GE to Give Up Majority Control of Baker Hughes

GE to Give Up Majority Control of Baker Hughes
General Electric Company is giving up majority control of oilfield services giant Baker Hughes through a common stock sale.

General Electric Company (GE) is giving up majority control of oilfield services company Baker Hughes through a common stock sale, the companies announced Tuesday.

GE commenced a secondary offering of 105 million shares of Baker Hughes Class A common stock.

In the privately negotiated transaction, Baker Hughes also agreed to a $250 million share repurchase of Class B common stock from GE.

Upon completion of the offering, GE and its affiliates will no longer hold more than 50 percent of the voting power of all classes of Baker Hughes’ voting stock. This will lower the number of people GE can designate to Baker Hughes’ board of directors from five to one.

GE said it intends for John Rice to remain on the Baker Hughes board of directors as its designee and for Jamie Miller and James Mulva to submit their resignations to the Conflicts Committee of the company’s board of directors. Lorenzo Simonelli and W. Geoffrey Beattie are expected to continue to serve on the company’s board of directors but not as GE designees.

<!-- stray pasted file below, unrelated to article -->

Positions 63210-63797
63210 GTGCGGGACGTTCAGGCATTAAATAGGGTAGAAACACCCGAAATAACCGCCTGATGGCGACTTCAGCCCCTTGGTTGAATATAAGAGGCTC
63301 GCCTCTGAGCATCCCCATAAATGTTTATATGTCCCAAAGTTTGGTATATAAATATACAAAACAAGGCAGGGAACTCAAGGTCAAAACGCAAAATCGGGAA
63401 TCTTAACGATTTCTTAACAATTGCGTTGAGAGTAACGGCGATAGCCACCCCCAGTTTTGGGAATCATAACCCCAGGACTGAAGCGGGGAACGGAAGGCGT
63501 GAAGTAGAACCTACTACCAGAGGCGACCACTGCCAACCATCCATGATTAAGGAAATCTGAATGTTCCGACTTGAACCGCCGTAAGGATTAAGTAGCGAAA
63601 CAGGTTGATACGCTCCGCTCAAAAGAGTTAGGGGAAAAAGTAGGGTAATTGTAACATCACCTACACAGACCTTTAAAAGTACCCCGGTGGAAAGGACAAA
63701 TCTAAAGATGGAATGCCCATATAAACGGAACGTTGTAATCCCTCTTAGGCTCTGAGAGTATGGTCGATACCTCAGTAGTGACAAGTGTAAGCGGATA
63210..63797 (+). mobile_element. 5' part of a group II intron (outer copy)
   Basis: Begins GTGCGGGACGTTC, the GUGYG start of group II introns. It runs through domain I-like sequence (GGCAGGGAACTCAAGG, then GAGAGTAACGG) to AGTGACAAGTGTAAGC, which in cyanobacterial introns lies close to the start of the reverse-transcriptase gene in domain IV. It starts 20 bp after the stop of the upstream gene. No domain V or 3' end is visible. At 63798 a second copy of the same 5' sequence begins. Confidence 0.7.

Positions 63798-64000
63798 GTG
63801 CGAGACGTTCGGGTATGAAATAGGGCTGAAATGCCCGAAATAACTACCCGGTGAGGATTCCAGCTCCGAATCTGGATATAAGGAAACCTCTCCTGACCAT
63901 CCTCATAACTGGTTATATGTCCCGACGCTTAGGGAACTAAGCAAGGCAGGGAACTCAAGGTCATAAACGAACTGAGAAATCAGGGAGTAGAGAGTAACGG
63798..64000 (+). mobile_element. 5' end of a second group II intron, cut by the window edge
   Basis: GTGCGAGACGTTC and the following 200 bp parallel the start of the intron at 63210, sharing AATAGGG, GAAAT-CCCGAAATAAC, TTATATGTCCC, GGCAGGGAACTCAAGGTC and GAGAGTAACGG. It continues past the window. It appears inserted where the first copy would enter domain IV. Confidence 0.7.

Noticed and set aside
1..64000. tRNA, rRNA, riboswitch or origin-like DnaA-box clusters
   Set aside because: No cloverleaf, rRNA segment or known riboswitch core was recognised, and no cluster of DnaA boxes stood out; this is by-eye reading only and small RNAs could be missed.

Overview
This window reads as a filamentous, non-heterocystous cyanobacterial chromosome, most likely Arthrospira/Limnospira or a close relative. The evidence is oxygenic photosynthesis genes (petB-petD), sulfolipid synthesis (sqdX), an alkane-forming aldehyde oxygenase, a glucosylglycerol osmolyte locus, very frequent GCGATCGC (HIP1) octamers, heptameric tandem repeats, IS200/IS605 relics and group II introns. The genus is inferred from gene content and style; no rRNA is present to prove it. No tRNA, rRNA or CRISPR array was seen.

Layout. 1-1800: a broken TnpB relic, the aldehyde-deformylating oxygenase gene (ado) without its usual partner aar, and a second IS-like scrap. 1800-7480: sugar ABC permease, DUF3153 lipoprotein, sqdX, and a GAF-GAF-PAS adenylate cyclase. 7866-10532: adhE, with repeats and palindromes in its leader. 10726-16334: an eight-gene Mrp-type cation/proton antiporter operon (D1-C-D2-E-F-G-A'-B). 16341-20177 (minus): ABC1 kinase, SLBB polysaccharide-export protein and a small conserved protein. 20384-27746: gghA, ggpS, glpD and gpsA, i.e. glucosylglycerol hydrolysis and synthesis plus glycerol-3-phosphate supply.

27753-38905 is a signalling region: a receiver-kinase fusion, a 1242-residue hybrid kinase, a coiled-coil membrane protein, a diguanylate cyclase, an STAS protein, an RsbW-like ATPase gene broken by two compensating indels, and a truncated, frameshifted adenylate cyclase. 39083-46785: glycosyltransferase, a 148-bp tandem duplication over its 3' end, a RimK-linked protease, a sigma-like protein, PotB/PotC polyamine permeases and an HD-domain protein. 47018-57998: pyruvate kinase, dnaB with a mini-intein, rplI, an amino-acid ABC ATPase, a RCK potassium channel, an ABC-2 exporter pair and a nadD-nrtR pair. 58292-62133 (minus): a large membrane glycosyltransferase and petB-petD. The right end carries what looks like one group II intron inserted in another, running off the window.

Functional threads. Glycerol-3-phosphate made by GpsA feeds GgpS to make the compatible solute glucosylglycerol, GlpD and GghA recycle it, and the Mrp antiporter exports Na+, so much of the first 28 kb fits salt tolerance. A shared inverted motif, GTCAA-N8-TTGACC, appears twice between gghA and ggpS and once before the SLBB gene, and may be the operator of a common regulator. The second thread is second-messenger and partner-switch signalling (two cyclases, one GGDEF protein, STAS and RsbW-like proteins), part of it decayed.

GE combined its oil and gas business with Baker Hughes in 2017 to become one of the largest players in the oilfield services sector. At the time, GE held a 62.5 percent ownership majority.

Just one year later, GE stated it intended to fully separate its 62.5 percent interest in Baker Hughes in two to three years.

A few months after that, both companies agreed to a proposed sale by GE of part of its stake into the market as well as a repurchase of another part of GE’s stake by Baker Hughes. The transactions kept GE’s stake in Baker Hughes above 50 percent.

The most recent announcement of GE giving up majority ownership in Baker Hughes comes just weeks after Harry Markopolos, who had raised concerns over Bernie Madoff before his fraud was exposed, alleged GE was hiding a loss of more than $9 billion on its holdings in Baker Hughes.

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John David LaRue  |  September 12, 2019
Will be great for Baker Hughes. Everything GE touches turns to [edited]. They make some great products but a very poorly managed company for decades.

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